There are 3 major geological formations exposed on cliff faces and on the surface that dominate the coastal geomorphology – basalt and tuffs of the Newer Volcanic Formation dating to the Pliocene-Pleistocene, which is overlain by beach and dune calcarenites of the Bridgewater Formation dating to the Pleistocene, and capped by dune sands dating to the terminal Pleistocene-Holocene (Boutakoff, 1963; Bird, 1993: 24). Much of this sequence is exposed in cliffs, which are 25-120 m high, which extend from Cape Duquesne and Cape Bridgewater headlands to the south, and east and northeast into Bridgewater Bay. Mainly sheer basalt cliffs comprise the shoreline of the present, with an occasional sandy beach, such as White’s Beach to the northwest, narrow shingle, boulder talus or sea caves, such as Seal Cave to the east. Also, there are frequent off-shore intertidal platforms of basalt.
Bridgewater Formation was defined (Boutakoff, 1963: 48-51), as consisting of a series of sand dunes that have been lithified (‘limestone dunes’), that were formed on (?of) sand derived from the westering of dunes dating to the Tertiary that were exposed by regressing seas in the Pleistocene glacial periods, also including palaeosols that capped the calcarenites dunes. These Tertiary dunes, classed as rendzina, terra rossa and laterite fossil soils, were considered to have formed after the underlying dunes were calcified during pluvial conditions of interstadial/interglacial periods. They were described as calcareous, sandy and red, reddish-brown or reddish-pink soils (Boutakoff, 1963: 48-51). Boutakoff’s sequence was confirmed by subsequent research in the region (e.g. Kenley, 1976; Douglas, 1979; Land Conservation Council, 1981), until they were upgraded to the Bridgewater Group (Cupper et al., 2003: 343-344) and its distribution was expanded more broadly across southwestern Victoria.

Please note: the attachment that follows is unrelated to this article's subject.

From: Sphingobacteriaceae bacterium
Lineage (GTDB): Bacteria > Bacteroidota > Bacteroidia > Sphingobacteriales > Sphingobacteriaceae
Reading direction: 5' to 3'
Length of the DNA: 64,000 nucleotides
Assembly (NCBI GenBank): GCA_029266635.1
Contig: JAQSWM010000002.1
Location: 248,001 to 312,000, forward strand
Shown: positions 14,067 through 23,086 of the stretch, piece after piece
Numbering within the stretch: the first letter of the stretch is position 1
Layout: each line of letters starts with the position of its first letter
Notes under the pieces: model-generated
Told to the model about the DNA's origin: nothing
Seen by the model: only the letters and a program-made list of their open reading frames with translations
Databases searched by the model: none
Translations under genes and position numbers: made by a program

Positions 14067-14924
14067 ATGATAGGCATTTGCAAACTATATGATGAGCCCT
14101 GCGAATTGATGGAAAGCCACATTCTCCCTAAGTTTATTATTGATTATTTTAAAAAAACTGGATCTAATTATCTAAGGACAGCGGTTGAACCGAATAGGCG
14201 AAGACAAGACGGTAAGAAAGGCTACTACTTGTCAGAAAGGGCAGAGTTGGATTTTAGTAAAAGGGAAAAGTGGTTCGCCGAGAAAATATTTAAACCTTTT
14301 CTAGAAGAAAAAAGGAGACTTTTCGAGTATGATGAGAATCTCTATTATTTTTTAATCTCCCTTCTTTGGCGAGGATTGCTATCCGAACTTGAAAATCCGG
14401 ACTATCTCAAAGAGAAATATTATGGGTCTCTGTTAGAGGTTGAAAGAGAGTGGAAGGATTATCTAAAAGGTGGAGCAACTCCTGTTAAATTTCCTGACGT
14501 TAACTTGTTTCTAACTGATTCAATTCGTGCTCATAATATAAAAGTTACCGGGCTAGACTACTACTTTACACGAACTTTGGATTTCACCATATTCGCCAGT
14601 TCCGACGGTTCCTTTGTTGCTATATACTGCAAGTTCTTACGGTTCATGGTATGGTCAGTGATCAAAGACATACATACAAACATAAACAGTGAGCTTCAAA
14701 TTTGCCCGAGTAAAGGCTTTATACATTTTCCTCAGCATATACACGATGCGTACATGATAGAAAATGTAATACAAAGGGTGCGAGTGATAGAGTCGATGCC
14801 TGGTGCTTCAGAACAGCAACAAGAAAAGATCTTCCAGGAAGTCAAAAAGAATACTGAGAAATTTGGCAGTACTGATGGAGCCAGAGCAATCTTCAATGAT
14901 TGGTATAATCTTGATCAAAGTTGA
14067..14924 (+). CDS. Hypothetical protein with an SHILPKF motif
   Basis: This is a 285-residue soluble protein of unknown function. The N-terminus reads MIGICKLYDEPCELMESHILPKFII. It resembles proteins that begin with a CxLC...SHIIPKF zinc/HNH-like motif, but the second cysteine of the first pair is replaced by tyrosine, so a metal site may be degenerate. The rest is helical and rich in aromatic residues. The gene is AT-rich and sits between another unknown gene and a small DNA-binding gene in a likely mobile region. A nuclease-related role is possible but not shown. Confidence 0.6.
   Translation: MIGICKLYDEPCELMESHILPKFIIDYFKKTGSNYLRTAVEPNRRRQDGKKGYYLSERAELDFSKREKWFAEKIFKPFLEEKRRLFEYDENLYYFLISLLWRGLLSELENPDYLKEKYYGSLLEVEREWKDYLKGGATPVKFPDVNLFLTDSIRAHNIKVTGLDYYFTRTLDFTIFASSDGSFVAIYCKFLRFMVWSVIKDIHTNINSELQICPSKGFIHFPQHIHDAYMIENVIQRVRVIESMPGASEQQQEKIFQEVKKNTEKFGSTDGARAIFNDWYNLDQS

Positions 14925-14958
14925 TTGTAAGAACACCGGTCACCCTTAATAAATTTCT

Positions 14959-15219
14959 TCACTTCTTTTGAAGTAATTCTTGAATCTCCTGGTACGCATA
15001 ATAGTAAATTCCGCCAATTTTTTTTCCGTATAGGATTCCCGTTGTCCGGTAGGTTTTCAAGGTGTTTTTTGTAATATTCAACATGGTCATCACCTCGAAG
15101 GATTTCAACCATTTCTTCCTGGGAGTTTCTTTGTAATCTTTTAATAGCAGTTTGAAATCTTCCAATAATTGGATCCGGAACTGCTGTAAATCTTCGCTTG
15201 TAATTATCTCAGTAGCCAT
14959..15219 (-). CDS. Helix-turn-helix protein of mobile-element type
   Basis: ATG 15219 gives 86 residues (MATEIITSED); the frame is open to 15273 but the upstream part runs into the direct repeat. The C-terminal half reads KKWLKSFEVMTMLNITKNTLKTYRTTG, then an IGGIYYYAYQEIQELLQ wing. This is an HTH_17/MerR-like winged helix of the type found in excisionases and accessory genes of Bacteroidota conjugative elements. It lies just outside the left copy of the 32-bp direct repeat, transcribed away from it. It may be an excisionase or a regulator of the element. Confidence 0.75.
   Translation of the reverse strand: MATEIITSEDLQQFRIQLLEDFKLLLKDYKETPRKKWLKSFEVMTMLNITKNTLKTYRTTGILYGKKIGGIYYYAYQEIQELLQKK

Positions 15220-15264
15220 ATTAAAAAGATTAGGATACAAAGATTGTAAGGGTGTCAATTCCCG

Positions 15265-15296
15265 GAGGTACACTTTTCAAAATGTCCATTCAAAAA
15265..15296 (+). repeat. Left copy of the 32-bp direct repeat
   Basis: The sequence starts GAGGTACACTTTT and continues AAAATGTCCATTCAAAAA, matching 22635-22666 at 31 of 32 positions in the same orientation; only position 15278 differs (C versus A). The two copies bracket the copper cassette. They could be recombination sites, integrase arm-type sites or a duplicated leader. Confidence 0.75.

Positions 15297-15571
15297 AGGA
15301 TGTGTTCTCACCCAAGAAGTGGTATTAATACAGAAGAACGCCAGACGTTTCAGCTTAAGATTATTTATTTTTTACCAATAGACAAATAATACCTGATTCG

In the terminal Pleistocene a decline in effective moisture, which was largely due to rising temperatures, culminated in a period of maximum aridity from about 17,000-14,000 cal. BP, when woody plants were not common (Kershaw et al., 2004: 158). Increases in temperature and rainfall in the succeeding period, from about 14,000 cal. BP to 11,500 cal. BP resulted in an expansion of the distribution of trees, and this was accompanied by a change from steppe grassland to grassland (Kershaw et al., 2004: 158). Tree cover had reached the levels it was at in the early 19th century prior to clearing by Europeans by the beginning of the Holocene, 11,500 cal. BP (Kershaw et al., 2004: 158). Change continued in the community composition of the vegetation, and there was a sustained increase in Eucalyptus relative to Casuarinacae trees around 8,900-7,800 cal. BP, with the result that there was essentially the vegetation cover that was present in the early 19th century, dry sclerophyll forest/woodland, that was established by the end of this period (Kershaw et al., 2004: 139, 158-159).
Cape Duquesne investigations